My transformation story: becoming vulnerable
For some time now, I’ve been alluding that there were deeper, darker secrets lurking behind my fitness journey. In order for one to truly connect with my story, I think it’s time to be outwardly honest about where I’ve been, where I am now, and where I’m going. Those who follow me deserve to know.
I recently watched a TED talk by Brené Brown about the power of vulnerability (highly recommend). She explains that the reason we are afraid of being vulnerable is because of shame and the fear that others will not accept us for what we are. She defined vulnerability as emotional risk, exposure, and uncertainty. She then goes on to express that for those who are vulnerable, it is the birthplace of innovation, creativity, and change. While being vulnerable in this moment is far from comfortable, I hope to envelope it in my capacity to continue to change and grow. Those who accept me as I am will continue to follow, those who are uncomfortable can fall behind.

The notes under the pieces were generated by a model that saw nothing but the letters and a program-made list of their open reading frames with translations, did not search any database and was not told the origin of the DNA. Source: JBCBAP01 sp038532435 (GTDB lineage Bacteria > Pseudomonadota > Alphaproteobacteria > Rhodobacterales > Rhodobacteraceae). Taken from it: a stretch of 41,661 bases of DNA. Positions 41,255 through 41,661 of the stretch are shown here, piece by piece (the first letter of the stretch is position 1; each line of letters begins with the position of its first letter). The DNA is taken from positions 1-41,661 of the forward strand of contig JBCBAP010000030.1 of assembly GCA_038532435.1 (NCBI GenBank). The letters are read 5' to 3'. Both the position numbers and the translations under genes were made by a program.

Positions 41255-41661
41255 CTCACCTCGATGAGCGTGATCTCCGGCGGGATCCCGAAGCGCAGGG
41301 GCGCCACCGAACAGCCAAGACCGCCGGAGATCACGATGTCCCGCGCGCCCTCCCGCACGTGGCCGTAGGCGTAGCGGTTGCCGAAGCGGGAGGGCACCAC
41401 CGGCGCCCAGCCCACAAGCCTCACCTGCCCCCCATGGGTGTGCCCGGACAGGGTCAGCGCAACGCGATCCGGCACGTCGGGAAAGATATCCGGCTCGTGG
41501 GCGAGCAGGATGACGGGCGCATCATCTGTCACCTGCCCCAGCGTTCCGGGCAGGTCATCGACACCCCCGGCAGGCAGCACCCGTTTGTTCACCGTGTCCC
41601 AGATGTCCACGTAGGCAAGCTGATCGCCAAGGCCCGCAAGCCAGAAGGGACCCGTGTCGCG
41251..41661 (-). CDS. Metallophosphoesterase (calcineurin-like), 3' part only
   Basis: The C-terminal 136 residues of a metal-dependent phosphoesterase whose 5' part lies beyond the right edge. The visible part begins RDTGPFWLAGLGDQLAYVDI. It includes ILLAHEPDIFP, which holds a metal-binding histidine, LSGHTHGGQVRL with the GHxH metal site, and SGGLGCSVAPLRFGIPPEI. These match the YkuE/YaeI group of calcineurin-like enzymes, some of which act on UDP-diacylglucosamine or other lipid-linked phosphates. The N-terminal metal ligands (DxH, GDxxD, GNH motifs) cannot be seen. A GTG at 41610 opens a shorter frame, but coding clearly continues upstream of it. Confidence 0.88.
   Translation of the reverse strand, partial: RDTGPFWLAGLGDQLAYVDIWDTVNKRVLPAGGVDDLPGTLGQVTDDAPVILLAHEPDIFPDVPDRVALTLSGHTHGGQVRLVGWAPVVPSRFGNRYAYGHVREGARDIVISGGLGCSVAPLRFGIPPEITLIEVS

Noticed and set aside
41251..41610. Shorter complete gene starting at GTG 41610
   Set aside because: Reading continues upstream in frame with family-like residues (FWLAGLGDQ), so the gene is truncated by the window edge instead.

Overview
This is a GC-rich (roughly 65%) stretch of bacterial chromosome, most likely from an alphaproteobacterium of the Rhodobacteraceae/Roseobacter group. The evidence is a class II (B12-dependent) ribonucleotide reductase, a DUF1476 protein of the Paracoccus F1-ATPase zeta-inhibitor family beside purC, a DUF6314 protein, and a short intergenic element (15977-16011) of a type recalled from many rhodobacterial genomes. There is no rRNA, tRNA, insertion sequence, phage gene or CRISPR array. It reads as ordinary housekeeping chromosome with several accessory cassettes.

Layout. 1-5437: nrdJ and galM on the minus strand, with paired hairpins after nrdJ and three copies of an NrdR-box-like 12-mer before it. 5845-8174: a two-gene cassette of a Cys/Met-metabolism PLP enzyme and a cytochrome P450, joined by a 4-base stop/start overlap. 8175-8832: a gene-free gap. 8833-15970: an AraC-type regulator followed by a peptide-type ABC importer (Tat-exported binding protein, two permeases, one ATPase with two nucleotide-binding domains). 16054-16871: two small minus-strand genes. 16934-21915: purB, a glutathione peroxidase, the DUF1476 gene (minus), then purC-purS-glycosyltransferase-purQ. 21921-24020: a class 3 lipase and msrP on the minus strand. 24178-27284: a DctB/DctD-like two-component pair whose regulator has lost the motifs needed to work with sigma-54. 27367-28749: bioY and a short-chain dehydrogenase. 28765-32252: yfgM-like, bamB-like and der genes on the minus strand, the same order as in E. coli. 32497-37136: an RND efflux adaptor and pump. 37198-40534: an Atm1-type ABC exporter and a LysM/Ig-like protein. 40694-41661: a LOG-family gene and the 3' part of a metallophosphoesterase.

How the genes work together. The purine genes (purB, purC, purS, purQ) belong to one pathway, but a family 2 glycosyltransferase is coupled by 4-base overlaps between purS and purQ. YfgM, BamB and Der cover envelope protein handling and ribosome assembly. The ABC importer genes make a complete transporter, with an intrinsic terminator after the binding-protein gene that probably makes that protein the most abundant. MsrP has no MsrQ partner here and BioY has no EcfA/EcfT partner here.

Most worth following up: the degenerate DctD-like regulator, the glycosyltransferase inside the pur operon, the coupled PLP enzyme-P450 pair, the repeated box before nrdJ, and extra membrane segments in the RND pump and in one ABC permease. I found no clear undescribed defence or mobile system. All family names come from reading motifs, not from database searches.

For the past two to three years, I have been battling my relationship with food and physical activity. It all started my senior year of college. I decided I needed to change the body that had been plagued with insecurities for as long as I can remember. That year I forced myself to run 5 miles a day and hardly ate – leading to binges at the end of the night that I couldn’t explain (I now know that my body was starving and screaming for nourishment). I lost weight but then realized running wasn’t going to give me the body I wanted – I was withering away.